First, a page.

A few years ago while enjoying lunch at one of Virginia’s favorite restaurants – the Blue Talon in downtown Williamsburg – my dining companion dropped a full glass of ice tea. Glass shards and tea splattered all over the floor.
Attentive wait staff rushed over. “Those glasses can be so slippery. It’s happened to me!” In minutes shattered glass and tea splatters efficiently disappeared. A new glass of ice tea arrived on the table, gratefully (and carefully) received.
The gracious way our waitress responded diminished our embarrassment factor considerably – and we have been back to the Blue Talon many times. Harsh or denigrating words would have diminished our desire to return.
So Virginia, this relates to Lent how exactly?
It’s not hard to make a mess of things. Life splatters are an inevitable part of our journeys. First off we should not be so quick to denigrate others for their splatters – how is that being God’s love to them?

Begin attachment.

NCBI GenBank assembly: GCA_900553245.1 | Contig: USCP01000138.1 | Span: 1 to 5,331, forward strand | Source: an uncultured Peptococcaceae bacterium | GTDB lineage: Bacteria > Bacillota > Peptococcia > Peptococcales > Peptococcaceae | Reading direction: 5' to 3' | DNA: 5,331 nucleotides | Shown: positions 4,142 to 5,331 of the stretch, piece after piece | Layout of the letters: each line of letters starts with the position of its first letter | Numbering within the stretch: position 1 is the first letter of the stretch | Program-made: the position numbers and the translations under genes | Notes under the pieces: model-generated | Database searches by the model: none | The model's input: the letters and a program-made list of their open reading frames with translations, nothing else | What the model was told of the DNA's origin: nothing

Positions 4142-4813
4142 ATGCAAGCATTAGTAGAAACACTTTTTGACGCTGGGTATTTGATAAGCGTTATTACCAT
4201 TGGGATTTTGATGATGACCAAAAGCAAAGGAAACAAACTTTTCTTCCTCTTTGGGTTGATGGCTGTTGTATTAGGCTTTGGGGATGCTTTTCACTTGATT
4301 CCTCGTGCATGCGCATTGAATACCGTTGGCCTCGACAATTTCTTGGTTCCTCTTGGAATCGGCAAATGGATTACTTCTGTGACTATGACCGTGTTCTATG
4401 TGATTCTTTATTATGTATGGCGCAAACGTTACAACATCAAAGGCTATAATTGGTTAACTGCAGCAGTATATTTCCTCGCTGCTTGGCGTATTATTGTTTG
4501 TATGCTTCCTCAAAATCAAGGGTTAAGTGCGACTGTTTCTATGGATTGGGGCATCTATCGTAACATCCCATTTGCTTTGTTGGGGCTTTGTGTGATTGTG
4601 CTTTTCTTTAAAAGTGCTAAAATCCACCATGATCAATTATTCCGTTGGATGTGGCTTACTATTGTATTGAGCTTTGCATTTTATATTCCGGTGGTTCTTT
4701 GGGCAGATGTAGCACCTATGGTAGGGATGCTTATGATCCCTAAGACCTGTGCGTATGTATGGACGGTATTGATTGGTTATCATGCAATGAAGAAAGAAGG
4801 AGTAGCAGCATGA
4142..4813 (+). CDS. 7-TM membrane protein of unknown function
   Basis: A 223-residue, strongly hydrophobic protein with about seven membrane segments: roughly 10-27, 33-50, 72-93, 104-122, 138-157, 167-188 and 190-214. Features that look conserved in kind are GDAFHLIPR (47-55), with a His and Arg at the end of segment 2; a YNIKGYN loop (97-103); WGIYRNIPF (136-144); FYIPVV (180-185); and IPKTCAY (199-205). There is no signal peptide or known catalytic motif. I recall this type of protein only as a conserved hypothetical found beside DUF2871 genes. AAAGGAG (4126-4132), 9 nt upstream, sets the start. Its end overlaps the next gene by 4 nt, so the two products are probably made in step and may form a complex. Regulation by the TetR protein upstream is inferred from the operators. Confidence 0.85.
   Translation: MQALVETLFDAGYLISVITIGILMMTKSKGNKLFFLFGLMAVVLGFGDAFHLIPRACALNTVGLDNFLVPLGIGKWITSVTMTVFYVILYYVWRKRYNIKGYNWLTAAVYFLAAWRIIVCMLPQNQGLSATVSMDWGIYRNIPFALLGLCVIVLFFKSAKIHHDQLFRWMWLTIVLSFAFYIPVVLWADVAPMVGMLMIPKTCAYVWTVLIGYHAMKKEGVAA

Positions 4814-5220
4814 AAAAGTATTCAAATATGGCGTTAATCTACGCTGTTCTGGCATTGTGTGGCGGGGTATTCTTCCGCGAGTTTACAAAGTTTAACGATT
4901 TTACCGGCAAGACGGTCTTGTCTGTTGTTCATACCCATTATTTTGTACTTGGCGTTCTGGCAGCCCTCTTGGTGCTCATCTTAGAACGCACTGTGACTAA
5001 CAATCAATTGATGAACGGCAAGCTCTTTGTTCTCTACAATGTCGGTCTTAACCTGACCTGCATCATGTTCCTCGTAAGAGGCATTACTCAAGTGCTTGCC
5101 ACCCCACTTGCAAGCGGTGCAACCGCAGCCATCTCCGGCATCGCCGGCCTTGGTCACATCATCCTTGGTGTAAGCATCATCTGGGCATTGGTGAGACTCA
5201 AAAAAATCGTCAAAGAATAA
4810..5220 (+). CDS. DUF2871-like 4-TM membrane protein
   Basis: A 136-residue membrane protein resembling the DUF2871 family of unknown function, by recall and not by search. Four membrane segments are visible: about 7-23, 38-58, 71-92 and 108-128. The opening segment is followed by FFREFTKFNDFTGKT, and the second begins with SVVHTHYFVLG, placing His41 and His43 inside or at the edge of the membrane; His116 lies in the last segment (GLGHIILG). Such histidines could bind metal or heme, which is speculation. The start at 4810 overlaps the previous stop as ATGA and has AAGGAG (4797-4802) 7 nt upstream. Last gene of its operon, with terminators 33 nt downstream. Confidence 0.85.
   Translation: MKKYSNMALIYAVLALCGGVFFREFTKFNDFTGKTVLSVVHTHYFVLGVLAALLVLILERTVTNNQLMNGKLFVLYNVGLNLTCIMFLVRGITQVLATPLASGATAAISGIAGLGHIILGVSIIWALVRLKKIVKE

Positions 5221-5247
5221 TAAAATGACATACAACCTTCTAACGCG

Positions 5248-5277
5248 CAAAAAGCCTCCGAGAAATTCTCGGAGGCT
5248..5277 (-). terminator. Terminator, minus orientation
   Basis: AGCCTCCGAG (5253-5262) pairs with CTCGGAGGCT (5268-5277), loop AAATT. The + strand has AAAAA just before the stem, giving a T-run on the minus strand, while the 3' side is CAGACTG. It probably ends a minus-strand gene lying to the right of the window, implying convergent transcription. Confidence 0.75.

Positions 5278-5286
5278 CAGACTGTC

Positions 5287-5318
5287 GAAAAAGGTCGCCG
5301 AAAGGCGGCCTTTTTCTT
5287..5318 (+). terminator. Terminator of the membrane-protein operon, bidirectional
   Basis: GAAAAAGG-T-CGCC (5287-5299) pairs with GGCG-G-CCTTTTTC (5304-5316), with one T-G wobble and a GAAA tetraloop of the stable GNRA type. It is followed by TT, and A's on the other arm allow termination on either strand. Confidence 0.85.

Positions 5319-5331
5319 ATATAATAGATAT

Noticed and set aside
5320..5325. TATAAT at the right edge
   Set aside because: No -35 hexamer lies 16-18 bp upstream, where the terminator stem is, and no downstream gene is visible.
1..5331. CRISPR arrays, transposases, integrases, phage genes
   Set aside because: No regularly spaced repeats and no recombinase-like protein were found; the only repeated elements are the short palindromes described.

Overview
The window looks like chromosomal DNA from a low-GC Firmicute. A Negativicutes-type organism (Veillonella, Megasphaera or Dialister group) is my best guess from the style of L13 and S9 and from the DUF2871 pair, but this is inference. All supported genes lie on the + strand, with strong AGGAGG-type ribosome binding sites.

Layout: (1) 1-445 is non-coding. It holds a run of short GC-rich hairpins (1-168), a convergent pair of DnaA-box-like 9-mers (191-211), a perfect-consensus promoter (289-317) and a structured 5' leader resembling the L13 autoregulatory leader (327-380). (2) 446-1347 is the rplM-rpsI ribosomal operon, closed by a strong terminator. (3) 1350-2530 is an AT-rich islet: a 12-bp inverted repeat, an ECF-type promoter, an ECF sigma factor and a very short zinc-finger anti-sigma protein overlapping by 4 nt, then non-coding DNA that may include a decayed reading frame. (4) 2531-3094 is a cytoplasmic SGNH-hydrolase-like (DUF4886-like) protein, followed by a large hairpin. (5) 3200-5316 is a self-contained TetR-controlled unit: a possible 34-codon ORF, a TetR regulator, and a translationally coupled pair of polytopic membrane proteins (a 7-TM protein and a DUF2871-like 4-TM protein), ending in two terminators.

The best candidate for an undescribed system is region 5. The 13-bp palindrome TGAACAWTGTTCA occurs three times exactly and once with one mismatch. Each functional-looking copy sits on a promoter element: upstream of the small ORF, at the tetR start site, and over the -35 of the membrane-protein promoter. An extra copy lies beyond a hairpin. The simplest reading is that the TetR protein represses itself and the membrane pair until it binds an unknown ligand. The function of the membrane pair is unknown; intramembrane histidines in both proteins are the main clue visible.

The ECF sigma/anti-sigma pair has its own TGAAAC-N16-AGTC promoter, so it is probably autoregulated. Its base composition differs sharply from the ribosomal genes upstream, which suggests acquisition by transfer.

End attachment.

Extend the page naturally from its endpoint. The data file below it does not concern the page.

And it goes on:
Some folks picture God as a stern judge quick to mete out punishment for infractions, like a Universal Police enforcer. But, God is not like that. When we screw up God’s arms of love are open wide to receive us, like the Father in the parable of the Prodigal Son.
God wipes our life splatters with merciful Love. We may have broken things, but God provides merciful grace to deal with what’s splattered and shattered. To move forward one step at a time – one day at a time – always welcome in the embrace of God’s love.
“Here is the God I believe in: a Father who, from the beginning of creation, has stretched out His arms in merciful blessing, never forcing Himself on anyone, but always waiting; never letting His arms drop down in despair, but always hoping His children will return so He can speak words of love to them and let His tired arms rest on their shoulders… What I know with unwavering certainty is the heart of the Father. It is a heart of limitless mercy.” Henri Nouwen, “The Return of the Prodigal Son”
Virginia : )